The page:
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A community of uncontacted indigenous people who live without any contact whatsoever with society and less than 15 kilometers from a mining operation on the Yanomami Indigenous Land. According to the National Foundation of Indigenous Peoples, this is a group of the Moxihatëtëa people that has been monitored since 2010. The image was recorded on February 9, 2023. Photo: Leo Otero/Ministry of Indigenous Peoples

Half of the indigenous lands illegally exploited by gold miners in Brazil are territories where uncontacted peoples live. This is one of the findings of the study Uncontacted Peoples hanging on by a thread: Risks Imposed on Uncontacted Peoples, published in January of this year by the Coordination of Indigenous Organizations of the Brazilian Amazon (Coiab) and the Environmental Research Institute of the Amazon (Ipam).

The researchers’ analysis also identifies the five greatest threats these groups face, most of the time in an overlapping way – more than one or all of them at the same time: the first is legal and institutional instability, because many lands have not been certified and this increases their vulnerability to territorial disputes and violence; next comes illegal deforestation, followed by burning, land grabbing and mining.

These populations can be exterminated if the violations to the environment, their way of life and their health are not curbed. In order to achieve this, institutions need to be strengthened and act quickly. How? By demarcating land. By expelling invaders and by guaranteeing fundamental rights.

The territories that are currently in the most serious situation are the Ituna-Itatá indigenous land (in the State of Pará, close to the Belo Monte hydroelectric power plant), the Jacareúba-Katawixi indigenous land (close to the agricultural expansion between the states of Amazonas, Acre and Rondônia), the Piripkura indigenous land (considered to be exclusively for the use of uncontacted peoples and which is suffering from deforestation and land grabbing in the State of Mato Grosso) and the Pirititi indigenous land (which is being affected by infrastructure construction work on the BR-174 highway in the State of Roraima).


Data from the Observatory for the Human Rights of Uncontacted and Recently Contacted Peoples (OPI) sent to Lula’s government’s transition group alerted the new administration that these indigenous lands that were in an emergency situation were the very same ones that had their use restriction ordinances under constant threat during Bolsonaro’s administration, which repeatedly refused to renew them and only gave in after a legal ruling. The purpose of the ordinances is to safeguard uncontacted peoples and protect their territories so Brazil’s main indigenous entity, the National Foundation of Indigenous Peoples (Funai), can do the work of identifying and monitoring the area until the process of finalizing this territory’s demarcation is completed.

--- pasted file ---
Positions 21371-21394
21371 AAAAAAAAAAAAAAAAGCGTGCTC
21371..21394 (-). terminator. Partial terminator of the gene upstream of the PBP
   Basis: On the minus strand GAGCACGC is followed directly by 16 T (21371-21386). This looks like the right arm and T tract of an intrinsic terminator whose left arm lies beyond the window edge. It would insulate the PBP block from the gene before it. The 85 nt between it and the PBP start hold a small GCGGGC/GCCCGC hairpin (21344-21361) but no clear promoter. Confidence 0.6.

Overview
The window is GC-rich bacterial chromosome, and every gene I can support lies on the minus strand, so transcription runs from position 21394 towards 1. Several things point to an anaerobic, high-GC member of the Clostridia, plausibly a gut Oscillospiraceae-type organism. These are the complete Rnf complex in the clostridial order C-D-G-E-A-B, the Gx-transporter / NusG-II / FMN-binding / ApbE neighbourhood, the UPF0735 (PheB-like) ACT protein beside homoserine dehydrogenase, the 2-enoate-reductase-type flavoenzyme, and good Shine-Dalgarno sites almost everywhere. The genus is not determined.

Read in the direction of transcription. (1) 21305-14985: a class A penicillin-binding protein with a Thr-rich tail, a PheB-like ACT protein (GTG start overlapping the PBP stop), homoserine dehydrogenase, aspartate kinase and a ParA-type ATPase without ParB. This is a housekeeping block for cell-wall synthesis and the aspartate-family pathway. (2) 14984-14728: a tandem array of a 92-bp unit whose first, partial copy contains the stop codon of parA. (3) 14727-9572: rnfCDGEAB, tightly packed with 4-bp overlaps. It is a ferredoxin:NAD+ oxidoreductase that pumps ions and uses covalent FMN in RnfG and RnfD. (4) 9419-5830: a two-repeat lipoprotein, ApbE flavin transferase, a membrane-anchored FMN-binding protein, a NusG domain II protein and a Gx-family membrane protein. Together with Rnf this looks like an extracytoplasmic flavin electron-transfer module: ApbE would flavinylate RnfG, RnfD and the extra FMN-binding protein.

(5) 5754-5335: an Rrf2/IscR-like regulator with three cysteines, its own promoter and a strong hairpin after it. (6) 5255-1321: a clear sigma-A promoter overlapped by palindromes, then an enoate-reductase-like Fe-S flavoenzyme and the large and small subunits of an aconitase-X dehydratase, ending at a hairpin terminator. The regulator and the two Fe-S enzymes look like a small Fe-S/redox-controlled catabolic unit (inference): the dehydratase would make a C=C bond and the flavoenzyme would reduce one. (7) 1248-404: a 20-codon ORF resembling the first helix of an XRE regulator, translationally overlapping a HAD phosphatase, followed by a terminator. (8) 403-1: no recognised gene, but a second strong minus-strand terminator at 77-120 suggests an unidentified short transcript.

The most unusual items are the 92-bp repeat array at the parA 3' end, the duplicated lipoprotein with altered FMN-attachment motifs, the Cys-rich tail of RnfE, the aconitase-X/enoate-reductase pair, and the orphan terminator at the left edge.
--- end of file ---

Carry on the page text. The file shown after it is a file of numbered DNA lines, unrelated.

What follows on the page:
No other country in South America has more uncontacted peoples than Brazil. Maybe no other country in the world. Funai registers the existence of 114 groups. Twenty-eight of these groups have confirmed presences and territories that have been defined by Funai, and are just waiting to be officially recognized as indigenous territories. A further 26 are under study and 60 are reasonably well documented. But the actual number may be even higher, because there are cases where Funai has not yet made a statement regarding locations found by Ethno-Environmental Protection Fronts (FPE), which are field units under the System for the Protection of Uncontacted and Recently Contacted Peoples (SPIIRC).

The uncontacted people have resisted constant violence and numerous attempts at forced contact. Bolsonaro cut Funai’s resources, particularly those earmarked for the program for the Protection and Promotion of the Rights of Indigenous Peoples, which included the protection of their territories. Moreover, during his term in office, the former president put in charge of the indigenous body the police chief Marcelo Xavier, an anti-indigenous who persecuted countless leaders and organizations, such as the National Coordination of Brazil’s Indigenous Peoples (Apib), the current minister Sonia Guajajara and the indigenous leader Almir Suruí who were accused of “spreading lies” about the Bolsonaro government.

The uncontacted and only recent contacted indigenous peoples have distinct characteristics, languages, traditions, and their own social structure, which are guaranteed in the Federal Constitution by Articles 231 and 232, and are entitled to have their territories recognized and demarcated. Nelly Marubo, who works for Coiab and is an expert in projects related to the management of uncontacted and recently contacted peoples, explains that invaders, such as gold miners, loggers, and illegal fishermen, are important threats. “They [the invaders] leave the indigenous territories in a critical situation. They contaminate the water in such a way that, in addition to causing fish and other types of game to become scarce, these indigenous people end up catching skin diseases and other types of illnesses, which can lead to death, because they [uncontacted indigenous people] have had no contact with the diseases from here, from this society, and this is worrying,” states Nelly.

Yanomami Genocide

Malnutrition, contamination by mercury, violence, rape, deaths and social impacts are the problems identified by leaders of Brazil’s largest indigenous land, that of the Yanomami. In this territory, the presence of isolated peoples has been confirmed, and the violence described in this report puts the lives of these indigenous peoples at risk of genocide. In recent years, the people who should have helped protect these spaces did nothing effective, as shown in SUMAÚMA’s special coverage of the case, when it revealed in February that at least 570 children died of preventable diseases.